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Ok, it is Autumn here in Florida. The temperature may not show it, but the trees have figured out there is less daylight and are shedding their leaves. Leaves like to collect: in corners, in roof valleys, and especially in gutters.
Gutters full of leaves do not drain properly. In short, they stand water. Water standing in leaves picks up the tannic acid from the leaves and can corrode metal gutters. Standing water can also overflow the gutter and enter the home through the facia. There, it will begin rotting the wooden facia and start causing all sorts of other problems (wood rot and other fungi).
The best cure for all of this is to get your handyman or spouse or self on a ladder and dig that stuff out of the gutters. Use leather or other protective gloves as there is not much telling what is in that stuff. While you’re up there, look at the roof. Do you need to blow the leaves out of the valleys? Are the shingles still in good shape?
Be careful on the ladder and stay safe.
You see these on almost every roof. They are the vent pipes that let the sewer drain pipes “breathe”. Without vents, your drain pipes would not function properly. Much like holding your finger over the top of a straw and finding out the liquid will not drain out of the straw, your drainage system needs to allow air in to allow liquids out.
Most of our vent drains have a lead boot covering them. Something like this:
But if you have squirrels in your neighborhood, and they travel across your roof, they will often stop to gnaw on these lead vents. Evidently, chewing on the lead feels good to them. The down side is that once they chew through the top of the boot, moisture (rain) can get into the home via the gap now in the system. This water will drain down into a wall cavity where it and it’s associated damage are hidden from view.
Here we can see two examples of failed boots. They both are allowing water into the walls of the home.
In the bathroom, the vent seemed to be working fine. However, upon looking in the attic we see the vent is not exactly doing its job.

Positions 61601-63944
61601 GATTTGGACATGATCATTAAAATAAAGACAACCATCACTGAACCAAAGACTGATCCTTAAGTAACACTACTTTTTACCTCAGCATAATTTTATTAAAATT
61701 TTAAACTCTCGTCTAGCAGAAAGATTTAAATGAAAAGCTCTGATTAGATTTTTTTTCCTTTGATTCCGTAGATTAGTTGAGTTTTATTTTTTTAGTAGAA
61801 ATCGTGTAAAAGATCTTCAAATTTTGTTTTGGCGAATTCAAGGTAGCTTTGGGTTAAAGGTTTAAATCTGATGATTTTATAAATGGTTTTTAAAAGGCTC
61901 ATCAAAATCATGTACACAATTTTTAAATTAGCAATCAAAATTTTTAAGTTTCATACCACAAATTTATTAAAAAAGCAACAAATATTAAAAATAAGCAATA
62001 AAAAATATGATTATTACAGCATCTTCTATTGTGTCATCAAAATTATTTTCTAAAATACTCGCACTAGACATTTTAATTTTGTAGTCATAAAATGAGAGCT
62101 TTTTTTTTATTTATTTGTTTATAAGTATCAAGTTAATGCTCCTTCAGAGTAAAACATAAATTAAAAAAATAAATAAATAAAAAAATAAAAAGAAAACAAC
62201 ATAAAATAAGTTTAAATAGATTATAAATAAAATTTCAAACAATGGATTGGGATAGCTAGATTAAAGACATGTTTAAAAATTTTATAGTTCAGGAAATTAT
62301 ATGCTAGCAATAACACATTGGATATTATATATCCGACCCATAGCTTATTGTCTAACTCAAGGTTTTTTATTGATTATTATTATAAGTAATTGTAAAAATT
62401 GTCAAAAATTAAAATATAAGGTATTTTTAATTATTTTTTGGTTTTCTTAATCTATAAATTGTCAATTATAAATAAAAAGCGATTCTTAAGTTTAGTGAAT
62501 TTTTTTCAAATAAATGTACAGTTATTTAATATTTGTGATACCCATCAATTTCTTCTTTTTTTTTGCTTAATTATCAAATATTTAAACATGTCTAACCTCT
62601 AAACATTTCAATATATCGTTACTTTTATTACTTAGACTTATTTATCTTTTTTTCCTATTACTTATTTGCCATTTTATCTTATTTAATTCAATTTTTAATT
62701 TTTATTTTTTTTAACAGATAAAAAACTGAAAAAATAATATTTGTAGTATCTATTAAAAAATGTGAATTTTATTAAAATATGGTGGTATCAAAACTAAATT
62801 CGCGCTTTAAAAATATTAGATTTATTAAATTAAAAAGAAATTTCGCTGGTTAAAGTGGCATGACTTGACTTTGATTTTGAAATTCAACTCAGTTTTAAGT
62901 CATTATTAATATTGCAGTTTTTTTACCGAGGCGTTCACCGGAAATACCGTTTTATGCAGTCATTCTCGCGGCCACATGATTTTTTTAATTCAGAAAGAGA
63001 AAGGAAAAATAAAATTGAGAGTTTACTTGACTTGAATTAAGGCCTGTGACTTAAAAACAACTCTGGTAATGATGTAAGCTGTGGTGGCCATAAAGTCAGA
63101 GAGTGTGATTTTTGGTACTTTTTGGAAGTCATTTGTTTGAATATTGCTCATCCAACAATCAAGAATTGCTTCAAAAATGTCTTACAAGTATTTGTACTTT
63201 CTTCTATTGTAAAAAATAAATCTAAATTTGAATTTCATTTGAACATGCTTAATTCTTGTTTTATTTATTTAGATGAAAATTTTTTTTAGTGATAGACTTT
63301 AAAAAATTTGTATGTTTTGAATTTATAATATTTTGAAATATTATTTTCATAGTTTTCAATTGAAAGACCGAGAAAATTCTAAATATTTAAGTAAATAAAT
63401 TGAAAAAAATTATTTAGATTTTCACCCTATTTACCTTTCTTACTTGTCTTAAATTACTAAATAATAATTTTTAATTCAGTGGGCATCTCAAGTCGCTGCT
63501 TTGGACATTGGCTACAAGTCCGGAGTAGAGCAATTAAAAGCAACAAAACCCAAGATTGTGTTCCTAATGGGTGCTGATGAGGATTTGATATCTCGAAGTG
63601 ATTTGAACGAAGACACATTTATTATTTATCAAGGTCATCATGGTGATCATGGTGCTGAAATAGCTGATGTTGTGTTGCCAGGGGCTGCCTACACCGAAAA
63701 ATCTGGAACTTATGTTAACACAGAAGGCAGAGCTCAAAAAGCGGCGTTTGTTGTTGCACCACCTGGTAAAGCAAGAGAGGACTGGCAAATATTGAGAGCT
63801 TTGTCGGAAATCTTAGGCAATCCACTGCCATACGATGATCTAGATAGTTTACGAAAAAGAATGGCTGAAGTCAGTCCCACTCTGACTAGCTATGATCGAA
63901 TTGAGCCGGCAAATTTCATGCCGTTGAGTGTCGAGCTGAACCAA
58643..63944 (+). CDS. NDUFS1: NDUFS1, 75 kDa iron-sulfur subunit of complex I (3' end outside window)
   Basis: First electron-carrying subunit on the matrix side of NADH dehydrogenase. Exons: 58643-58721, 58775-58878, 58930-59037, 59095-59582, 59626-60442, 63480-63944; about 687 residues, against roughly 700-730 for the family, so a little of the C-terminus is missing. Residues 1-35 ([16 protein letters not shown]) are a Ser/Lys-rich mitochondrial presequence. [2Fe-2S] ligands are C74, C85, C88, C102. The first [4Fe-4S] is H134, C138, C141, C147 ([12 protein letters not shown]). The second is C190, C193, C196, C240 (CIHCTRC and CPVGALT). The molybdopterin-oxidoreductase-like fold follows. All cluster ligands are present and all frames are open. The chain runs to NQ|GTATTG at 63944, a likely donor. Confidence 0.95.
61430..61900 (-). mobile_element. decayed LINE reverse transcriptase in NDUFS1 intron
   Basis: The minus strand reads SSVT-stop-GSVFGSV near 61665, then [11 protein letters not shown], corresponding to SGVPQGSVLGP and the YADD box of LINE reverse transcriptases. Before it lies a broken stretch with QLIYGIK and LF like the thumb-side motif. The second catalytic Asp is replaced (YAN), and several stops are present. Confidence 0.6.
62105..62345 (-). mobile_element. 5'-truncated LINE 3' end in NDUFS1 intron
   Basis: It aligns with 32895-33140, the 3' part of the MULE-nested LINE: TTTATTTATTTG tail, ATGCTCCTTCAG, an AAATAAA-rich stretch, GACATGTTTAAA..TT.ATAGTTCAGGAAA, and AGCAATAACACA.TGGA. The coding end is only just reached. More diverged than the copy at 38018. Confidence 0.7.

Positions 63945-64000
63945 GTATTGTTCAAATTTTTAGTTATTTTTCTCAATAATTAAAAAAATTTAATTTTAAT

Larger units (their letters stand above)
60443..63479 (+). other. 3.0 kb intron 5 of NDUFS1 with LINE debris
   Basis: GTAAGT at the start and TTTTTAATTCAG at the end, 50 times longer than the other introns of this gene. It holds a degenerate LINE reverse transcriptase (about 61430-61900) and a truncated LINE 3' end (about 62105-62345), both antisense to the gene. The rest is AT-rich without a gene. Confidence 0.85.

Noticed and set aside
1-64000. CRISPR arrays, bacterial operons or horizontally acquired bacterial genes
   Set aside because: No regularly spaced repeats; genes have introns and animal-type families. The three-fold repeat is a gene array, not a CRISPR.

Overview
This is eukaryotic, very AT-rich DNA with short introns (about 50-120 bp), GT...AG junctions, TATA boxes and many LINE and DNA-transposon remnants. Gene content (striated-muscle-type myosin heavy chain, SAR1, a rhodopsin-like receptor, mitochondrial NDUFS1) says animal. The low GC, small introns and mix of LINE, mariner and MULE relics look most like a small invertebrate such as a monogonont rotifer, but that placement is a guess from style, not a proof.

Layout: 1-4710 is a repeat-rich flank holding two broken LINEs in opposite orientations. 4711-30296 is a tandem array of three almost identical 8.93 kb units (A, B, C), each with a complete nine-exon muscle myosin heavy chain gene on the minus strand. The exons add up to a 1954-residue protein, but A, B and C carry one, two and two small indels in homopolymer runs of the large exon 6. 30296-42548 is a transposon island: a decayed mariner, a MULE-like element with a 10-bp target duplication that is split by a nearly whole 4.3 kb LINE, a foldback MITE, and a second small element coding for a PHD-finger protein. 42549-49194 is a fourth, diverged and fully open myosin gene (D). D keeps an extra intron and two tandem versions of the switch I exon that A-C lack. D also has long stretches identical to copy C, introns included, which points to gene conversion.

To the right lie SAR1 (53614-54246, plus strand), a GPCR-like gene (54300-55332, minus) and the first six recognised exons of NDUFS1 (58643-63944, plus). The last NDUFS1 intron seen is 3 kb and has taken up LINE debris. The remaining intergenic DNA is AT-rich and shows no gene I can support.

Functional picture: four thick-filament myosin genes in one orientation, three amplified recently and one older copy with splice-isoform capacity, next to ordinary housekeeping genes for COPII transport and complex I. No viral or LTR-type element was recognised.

The large black coupling at the top of the foto should be connected to a duct pipe to evacuate the moist air out of the bathroom and out of the attic space. Instead, it is dumping humid air into the insulation beside it. This will create a perfect environment to grow mold (moisture and warmth).
The sad part is that the exhaust duct was just to the right of the picture. Had the vent been installed 180 degrees around, it could have been fine.
If you own a home, you probably have a water heater.
Unless it is one of the tankless types, your heater consists of a tank with an inlet, an outlet, and some sort of heating method (gas or electric). These tanks act as sediment bowls for the home. Incoming water sets in them and the suspended particles settle out. The number one killer of electric water heaters is this sediment. It accumulates to the point that it comes in contact with the lower heating element, overheating the element and killing it.
Periodically, the tank should be flushed to eliminate this sediment. If your tank is older than 10 years old or has rust showing on the base or top and has not been flushed before, you may not want to flush the tank as the sediments may be plugging pin-hole leaks.
Flushing a water heater is a fairly straightforward process:
- Connect a hose to the lower drain.
- String the hose out to a safe place to drain it. The sediments may not be good for planting beds or grass.
- Turn the drain valve on and run until clear.
- Shut off the drain valve.
- Disconnect and remove the hoes.
- Repeat every 6 months.
Some valves require a large screwdriver to open (like the picture above). Other have a standard knob like the hose bibs on your home.
As the mixing valve in the shower ages, sometimes the water inside the valve comes out of the valve. Mixing valves of various brands us various types of cartridges and o-rings to keep the water inside the valve. The chemicals in the water such as chlorine and calcium break down the synthetic rubber compounds in the o-ring, aging it and making it brittle. As the valve gets twisted or pulled, the brittle rubber o-ring cracks, allowing water to escape the valve. A new cartridge will normally correct this.
If the leak falls onto the edge of the tub or the spout, water may get back behind the tile and into the wall cavity. This will lead to mold, wood rot and worse. Keep the tub spout well caulked in any case.